For example, if a South Carolina resident dies without a Will, leaving children, the surviving spouse would receive only one half of the estate where there is one – or more than one – child. If the children are under 18, the property cannot be delivered to them and a guardian must be appointed for them. If later the property is to be sold, a guardian must also be appointed for that purpose. Obviously the problems with passing property to minor children, even if that is where the property is desired to go, will create legal problems that might well involve considerable expense. These problems can be avoided with a Will.

Also of great importance to parents with minor children is the care and custody of those children upon the death of both parents. Grandparents, other family members, and godparents do not automatically receive custody of children who do not have a surviving parent. Your Will can specify the individual, as well as a guardian of your minor children. Although such a provision in a Will is not controlling, it will be of great assistance to the court in determining who will receive custody.

What are the objectives of Estate Planning?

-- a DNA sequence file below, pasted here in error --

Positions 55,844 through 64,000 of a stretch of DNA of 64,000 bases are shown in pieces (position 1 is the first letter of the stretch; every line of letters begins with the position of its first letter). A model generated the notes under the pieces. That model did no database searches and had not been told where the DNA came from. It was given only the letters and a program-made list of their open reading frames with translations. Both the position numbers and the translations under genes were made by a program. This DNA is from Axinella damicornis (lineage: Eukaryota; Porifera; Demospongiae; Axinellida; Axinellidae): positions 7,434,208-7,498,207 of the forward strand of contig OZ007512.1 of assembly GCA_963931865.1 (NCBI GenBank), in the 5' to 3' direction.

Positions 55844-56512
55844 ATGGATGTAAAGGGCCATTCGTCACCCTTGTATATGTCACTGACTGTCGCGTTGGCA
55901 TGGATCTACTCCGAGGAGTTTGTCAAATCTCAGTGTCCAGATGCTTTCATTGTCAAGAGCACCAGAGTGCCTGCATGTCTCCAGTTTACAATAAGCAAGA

Everyone has different objectives when starting the estate planning process. For many, though, some common objectives often include:

• Providing for lifetime financial security
• Providing for the management of assets
• Creating the liquidity to fund tax, debt and administrative needs
• Minimizing estate and gift taxes
• Minimizing assets being transferred to children or others
• Providing for family members and protecting those with special situations
• Gaining peace of mind that all these items area in place before any sort of disability or other issues make it too late to act

Proper estate planning also includes financial planning. Financial planners, accountants, and insurance agents can help identify additional estate planning issues.

TIP: There is no single estate planning “checklist” that will work for everyone! Each person is unique – and requires a personalized approach to create an effective estate plan.

Why do I need to make a plan for my Estate?

Remember, if you don’t take control of your estate plan, someone else will and default rules will apply – whether or not they make good sense for your particular situation.